The pages for this book were eco printed in 2021, almost 10 years ago, and thus have been sitting on my desk for almost a decade, waiting to be bound into a book. That sounds so solemn, but actually, it involved moving twice, one of them across borders.

some pages are blank, some are printed, all are handmade (not by me) 100% rag paper

The covers are semi-soft, laminated boards, covered with goatskin, decorated with eggshell panel and a laced in parchment strip (painted with an acrylic paint). And those have been sitting around, with the pages inside, for 3 years now. So high time to actually, finally, get the book bound.

I had 12 gathering prepared with a mix of printed and not-printed pages. I was always going to make this a Coptic binding, but decided on the spot to make it a Greek binding. What I like about the Greek binding is that it is symmetrical. A chain stitch always has a direction, you put on a new signature, and then link it with the signatures before, and thus it is always visible in which direction you have sewn the book, and the covers are attached essentially the same, but due to the direction of the sewing, there’s always the cover that was put on first, and the cover that was put on last. A Greek binding on the other hand, has the two halves of the book sewn individually and identically, and then there’s a symmetric, figure eight style join in the middle of the two halves. To show and stress that, I decided to choose a different coloured thread fort his joining part.

spine view

There are many different Coptic Style or Chain bound binding styles. There are those “with lock” and those “without lock”, and to make the chain, you always link to previous sections, and this is done by a “drop one” in the simplest case, but can also involve a “drop 2” or “drop 3” and so on. A Greek binding according to K. Smith’s instructions involve a “drop 3”, and thus requires at least 20 signatures. So I modified the instructions slightly. The pages that I am using have a high volume and since the format is rather small (A6) I figured, a “drop 2” would be enough for stability, and it allowed me to do the binding with 6 signatures for each half. I then added two completely empty gatherings for the linking in the middle.

Yue Fung Button Thread – 3-ply, lightly waxed linen thread

The binding thread is Yue Fung Button thread, and I must say, I am very impressed with how it stood up. I used it as it came from the spool (lightly waxed) for the green stitches, the sewing of the two halves. And then, for the linking, I chose to additionally wax it lightly – but I don’t think this would have been necessary. It’s such a pleasant thread to work with. Although it wasn’t waxed, it didn’t show any signs of abrasion damage. For this book I used the thickest thread they make. They label it was 332 (to indicate it compares to Fils Au Chinois, Lin Cable No. 332), but it is thinner than that. I would say it’s very comparable to a NeL 18/3 thread. They do not label their thread with the industry standard NeL, though.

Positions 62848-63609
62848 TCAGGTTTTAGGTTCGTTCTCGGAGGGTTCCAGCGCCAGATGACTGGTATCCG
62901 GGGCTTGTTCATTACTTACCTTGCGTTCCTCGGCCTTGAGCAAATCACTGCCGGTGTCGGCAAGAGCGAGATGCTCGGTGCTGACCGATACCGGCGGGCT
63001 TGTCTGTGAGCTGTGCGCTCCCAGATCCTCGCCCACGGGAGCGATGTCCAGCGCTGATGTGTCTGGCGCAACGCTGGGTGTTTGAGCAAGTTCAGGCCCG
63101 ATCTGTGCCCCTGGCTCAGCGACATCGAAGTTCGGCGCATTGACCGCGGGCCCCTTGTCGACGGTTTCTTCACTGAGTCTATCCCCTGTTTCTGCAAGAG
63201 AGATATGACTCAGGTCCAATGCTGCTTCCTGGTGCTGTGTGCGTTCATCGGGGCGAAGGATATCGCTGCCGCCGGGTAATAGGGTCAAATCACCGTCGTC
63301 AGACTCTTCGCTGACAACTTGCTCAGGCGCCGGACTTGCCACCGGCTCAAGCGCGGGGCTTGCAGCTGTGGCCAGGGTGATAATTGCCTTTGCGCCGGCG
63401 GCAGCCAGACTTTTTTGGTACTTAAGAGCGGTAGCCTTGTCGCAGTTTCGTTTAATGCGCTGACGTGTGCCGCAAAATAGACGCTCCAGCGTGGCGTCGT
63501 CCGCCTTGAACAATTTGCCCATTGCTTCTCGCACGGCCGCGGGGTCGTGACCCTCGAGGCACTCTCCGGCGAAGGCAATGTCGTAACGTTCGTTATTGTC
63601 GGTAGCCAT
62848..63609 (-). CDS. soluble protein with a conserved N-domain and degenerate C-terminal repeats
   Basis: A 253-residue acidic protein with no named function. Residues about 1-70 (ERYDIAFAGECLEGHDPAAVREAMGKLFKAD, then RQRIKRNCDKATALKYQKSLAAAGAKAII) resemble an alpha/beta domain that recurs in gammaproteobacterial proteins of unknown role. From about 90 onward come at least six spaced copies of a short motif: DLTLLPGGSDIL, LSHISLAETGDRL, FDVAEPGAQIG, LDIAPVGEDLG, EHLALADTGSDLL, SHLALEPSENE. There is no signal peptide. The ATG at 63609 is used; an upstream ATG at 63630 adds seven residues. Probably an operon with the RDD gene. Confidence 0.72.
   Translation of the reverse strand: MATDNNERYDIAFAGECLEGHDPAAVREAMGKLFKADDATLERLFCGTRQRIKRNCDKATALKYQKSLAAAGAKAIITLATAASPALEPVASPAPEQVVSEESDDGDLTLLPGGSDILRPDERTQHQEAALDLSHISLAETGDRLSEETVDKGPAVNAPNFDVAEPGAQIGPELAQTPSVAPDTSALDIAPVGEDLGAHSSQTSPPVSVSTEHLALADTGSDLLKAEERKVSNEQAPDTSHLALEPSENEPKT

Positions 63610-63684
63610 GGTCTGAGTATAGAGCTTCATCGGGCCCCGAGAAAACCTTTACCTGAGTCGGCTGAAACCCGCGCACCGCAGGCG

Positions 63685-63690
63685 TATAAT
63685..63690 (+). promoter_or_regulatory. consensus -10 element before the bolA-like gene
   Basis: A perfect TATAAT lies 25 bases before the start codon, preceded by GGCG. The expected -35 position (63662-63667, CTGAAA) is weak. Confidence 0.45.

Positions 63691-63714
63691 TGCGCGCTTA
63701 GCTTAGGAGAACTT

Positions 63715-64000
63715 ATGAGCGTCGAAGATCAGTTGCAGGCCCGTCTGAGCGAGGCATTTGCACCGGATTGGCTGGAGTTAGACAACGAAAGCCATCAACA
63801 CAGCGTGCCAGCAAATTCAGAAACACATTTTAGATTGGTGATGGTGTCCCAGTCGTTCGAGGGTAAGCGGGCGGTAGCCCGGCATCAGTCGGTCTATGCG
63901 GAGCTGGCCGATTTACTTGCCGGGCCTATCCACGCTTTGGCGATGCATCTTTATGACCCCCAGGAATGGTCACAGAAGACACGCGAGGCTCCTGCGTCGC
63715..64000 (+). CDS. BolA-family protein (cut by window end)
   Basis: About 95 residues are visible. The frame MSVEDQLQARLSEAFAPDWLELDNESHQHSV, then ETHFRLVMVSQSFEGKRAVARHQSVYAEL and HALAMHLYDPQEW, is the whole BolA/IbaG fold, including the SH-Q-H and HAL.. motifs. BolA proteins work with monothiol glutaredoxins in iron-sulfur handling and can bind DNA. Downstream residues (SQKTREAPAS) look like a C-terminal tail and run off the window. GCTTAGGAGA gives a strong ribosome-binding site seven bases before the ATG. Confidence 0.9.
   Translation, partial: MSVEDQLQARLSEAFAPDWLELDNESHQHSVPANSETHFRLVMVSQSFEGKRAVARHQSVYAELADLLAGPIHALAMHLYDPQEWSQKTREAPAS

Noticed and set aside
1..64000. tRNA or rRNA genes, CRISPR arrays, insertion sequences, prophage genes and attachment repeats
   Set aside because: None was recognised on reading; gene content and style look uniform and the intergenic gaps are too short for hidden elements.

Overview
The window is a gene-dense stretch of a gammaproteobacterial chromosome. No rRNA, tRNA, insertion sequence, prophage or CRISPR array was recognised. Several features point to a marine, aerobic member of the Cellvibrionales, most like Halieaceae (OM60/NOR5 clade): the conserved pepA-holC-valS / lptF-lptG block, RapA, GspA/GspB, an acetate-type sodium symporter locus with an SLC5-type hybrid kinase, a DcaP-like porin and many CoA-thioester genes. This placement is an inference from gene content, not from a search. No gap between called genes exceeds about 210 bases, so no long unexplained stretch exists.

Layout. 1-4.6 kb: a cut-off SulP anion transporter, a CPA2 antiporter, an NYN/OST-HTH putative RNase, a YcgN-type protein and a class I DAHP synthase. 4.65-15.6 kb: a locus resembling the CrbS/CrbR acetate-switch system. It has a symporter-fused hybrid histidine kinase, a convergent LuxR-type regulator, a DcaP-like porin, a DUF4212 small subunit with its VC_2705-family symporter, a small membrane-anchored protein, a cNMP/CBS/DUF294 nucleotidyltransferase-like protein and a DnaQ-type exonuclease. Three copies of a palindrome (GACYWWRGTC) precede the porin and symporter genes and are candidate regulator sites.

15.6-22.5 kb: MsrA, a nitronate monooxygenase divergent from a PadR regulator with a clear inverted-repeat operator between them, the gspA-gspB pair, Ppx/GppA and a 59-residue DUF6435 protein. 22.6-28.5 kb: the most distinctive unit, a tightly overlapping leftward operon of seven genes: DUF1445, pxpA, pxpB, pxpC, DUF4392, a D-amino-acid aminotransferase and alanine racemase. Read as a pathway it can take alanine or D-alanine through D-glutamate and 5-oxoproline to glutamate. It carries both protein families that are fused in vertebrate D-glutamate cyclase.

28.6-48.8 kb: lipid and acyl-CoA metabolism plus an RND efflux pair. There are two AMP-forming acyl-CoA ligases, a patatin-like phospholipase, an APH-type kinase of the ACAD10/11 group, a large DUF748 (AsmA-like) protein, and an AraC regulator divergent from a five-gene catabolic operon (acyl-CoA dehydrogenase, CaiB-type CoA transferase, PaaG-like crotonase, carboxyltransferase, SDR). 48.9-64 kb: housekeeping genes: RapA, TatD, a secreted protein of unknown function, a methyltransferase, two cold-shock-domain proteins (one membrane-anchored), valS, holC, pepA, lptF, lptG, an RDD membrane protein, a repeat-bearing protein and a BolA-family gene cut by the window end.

Here some more images of my book, click to see more.

Freshly Pressed

Yay! A new newsletter. The first one in almost two years. Incredible. I always intend to write them more regularly when I have just finished one, so maybe I shouldn’t promise too much. But if you’d like to see a very short summary of the last 2 years, plus a 30% discount inside, have a look on my newsletter page to download the latest edition.

Back to Life, Back to Reality…

beeswax in a variety of forms

Have I shown you all the new wax pieces yet that I have made last autumn? – I am not sure anymore. Lockdown came on hard and too fast last December. Anyway, if you want to take a look, head over to my supplies page and download the new catalogue. Or you could click through to my newly re-opened Folksy shop (or Etsy) and take a look there at even shinier photos. I realize, I have not even listed all the blocks yet.

Well, about Brexit and lockdowns and all the miserable in the world… The past year for me – as for many others – has been a little bit like living under a glass dome. But the last lockdown hit especially hard. I am not the only one experiencing this winter lockdown or rather, for me it’s the school closure that’s so very disruptive, especially hard. While I was home schooling (and I was home schooling more than many of my co-home teaching fellow parents), I had to close shops and didn’t get much done in way of my own art projects.

Now I feel like I am re-surfacing and find the world changed. I opened my shops again, albeit, only for UK customers for now. It’ll take me a few weeks to figure out how to ship internationally in this changed world now, marked by postal delays and new custom borders.

I am also trying to sort through my begun, ongoing, or maybe abandoned art projects.

New Work: At Home

I did work on a few ideas since last summer. It is still a little too “unbaked” to formulate in coherent speech, but it’ll be about premature birth (again), and I strive to use a new way of interaction. For that I started to teach myself electronics:

a breadboard and arduino board